Using the original test data, the accuracy of the mobile migration is almost unchanged, the biggest change comes from the data of iPhone 6S on VGG-16 (i.e., 84.19 vs. 84.20) and iPhone 8 on ResNet-20 (i.e., 83.04 vs. 83.05). Similarly, the accuracy of web migration generally shares the same trend. However, a significant accuracy decline occurs on all 3 browsers for ResNet-20 (i.e., 77.08 vs. 82.66), as shown in Table IV. To analyze and explain the reason for this severe compatibility issue, we first compare the model structure and weights between the two platforms (i.e., PC and web) and confirm that they share the same properties of them. So we further inspect the outputs of each layer for ResNet-20 on PC and web browsers. Strikingly, given the same input image, we find the outputs of each layer on PC and web browsers are different. Moreover, the deeper the layer is, the more obvious difference they exhibit.

We take Chrome as example to give an in-depth comparative analysis on a certain image. As shown in Table (a)a, for Conv2D, the first weight layer connecting to the input, there are only slight differences between Chrome and PC (see the pair data marked by gray). When it comes to the Dense layer (i.e., the last weight layer), the two platforms exhibit an obvious distinction, leading to a misclassification on Chrome. As shown in Table (b)b, the PC model predicts the image as label “7,” with the maximal output being “8.46383476.” While Chrome predicts it as label 2, with the maximal output being “3.76064563.” Other two browsers also show the similar behaviours. The result indicates that browsers differ from PC in inner-model computing, leading to the accuracy decline on ResNet-20. Actually, similar compatibility issues also occur on LeNet-1, LeNet-5, and VGG-16 when migrated from PC to browsers, although the final prediction logic are not been influenced. We reported these issues to the team of TensorFlow.js, and the developers have acknowledged as a real bug when WebGL handles Conv2D kernels, and will fix it in the new release version.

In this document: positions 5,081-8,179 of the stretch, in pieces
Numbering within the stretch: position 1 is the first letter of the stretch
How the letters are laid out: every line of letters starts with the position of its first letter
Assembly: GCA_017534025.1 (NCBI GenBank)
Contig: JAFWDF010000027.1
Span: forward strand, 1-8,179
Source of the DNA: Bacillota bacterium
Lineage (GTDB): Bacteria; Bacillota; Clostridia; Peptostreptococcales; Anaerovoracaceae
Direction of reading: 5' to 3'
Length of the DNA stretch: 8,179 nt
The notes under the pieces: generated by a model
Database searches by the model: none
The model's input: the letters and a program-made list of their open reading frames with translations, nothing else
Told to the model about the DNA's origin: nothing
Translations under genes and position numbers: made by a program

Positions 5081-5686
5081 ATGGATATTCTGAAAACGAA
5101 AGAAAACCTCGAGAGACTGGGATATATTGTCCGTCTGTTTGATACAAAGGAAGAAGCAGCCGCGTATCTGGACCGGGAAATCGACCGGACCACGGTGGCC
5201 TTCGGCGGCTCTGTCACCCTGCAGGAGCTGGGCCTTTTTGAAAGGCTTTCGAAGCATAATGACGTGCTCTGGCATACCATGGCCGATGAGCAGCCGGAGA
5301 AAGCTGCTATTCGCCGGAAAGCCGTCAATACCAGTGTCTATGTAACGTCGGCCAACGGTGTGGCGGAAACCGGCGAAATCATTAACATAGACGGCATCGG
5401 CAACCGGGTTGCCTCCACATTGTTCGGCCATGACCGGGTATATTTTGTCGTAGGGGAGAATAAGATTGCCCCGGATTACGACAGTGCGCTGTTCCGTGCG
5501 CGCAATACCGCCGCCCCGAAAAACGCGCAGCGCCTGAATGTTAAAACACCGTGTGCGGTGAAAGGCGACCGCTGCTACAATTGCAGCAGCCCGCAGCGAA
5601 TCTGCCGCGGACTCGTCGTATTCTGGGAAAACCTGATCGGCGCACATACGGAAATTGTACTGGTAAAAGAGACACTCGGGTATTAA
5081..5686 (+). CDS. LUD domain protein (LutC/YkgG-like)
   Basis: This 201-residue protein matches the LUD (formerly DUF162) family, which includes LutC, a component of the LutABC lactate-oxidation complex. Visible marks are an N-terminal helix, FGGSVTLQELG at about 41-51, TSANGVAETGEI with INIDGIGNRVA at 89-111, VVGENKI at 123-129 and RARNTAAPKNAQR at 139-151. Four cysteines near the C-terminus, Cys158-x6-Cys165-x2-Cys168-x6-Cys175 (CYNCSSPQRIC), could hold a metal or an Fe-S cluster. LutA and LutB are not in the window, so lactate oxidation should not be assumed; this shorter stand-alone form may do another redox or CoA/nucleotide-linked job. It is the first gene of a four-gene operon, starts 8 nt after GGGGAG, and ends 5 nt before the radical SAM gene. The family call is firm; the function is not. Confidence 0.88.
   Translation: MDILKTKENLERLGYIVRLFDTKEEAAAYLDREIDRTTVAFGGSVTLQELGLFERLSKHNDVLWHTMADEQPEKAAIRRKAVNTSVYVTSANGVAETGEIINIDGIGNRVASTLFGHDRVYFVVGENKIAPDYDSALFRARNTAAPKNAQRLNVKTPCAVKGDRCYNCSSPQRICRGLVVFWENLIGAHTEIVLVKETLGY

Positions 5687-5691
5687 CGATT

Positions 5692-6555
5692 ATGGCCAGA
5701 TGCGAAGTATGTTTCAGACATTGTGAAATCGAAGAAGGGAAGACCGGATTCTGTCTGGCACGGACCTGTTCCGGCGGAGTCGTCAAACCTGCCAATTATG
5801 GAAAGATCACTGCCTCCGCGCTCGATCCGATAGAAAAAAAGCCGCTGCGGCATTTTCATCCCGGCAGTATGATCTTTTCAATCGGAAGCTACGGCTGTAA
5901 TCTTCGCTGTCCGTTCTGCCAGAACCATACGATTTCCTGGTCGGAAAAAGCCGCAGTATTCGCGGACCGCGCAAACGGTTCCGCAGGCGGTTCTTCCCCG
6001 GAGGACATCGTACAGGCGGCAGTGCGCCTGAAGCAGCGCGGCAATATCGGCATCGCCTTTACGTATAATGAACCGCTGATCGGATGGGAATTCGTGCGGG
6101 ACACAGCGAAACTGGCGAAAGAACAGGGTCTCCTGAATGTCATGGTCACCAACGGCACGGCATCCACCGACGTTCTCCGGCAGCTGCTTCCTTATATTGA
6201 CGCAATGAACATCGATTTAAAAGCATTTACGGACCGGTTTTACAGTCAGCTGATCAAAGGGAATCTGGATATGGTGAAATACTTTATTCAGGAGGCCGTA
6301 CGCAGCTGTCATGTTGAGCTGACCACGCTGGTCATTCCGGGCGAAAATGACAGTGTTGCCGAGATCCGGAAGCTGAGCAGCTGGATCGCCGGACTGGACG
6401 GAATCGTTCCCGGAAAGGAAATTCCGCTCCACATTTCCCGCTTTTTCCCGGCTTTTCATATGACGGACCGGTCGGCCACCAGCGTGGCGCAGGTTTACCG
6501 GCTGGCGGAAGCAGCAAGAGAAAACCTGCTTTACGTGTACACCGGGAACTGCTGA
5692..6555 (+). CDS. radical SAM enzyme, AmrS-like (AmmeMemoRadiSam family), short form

Answer to RQ4-1: The prediction accuracy on original data has not been affected much by the migration process. However, compatibility issues persist in model migration from PC to browsers (e.g., 77.08 vs. 82.66 on ResNet-20). Even worse, there still exists a obvious difference on computation mechanism between PC and web browsers, leading to a computing distinction of each layer within the model, which has been acknowledged and confirmed by the team of TensorFlow.js. This result explains why the industry has failed to meet expectations after model migration based on our online questionnaire, which provides a reasonable explanation for the industrial developers.

Iv-D2 Model Quantization for Mobile Platforms

Considering the models marked as Yes in Column Quan. in Table III, the model size decreases roughly 50% to 75% after quantization. It saves much storage and memory for mobile devices, exactly according with the intentions for designing quantization. The quantization process does not significantly affect the prediction accuracy on original testing data. Specifically, the biggest change comes from HUAWEI Mate 20 X on ResNet-20 (i.e., 82.93 vs. 83.05). Even in some cases, the accuracy of quantized model is higher. For example, the accuracy of the quantized ResNet-20 model on other Android devices increases by 0.01% and the quantized VGG-16 model on iPhone 6S and iPad Pro rises by 0.03%.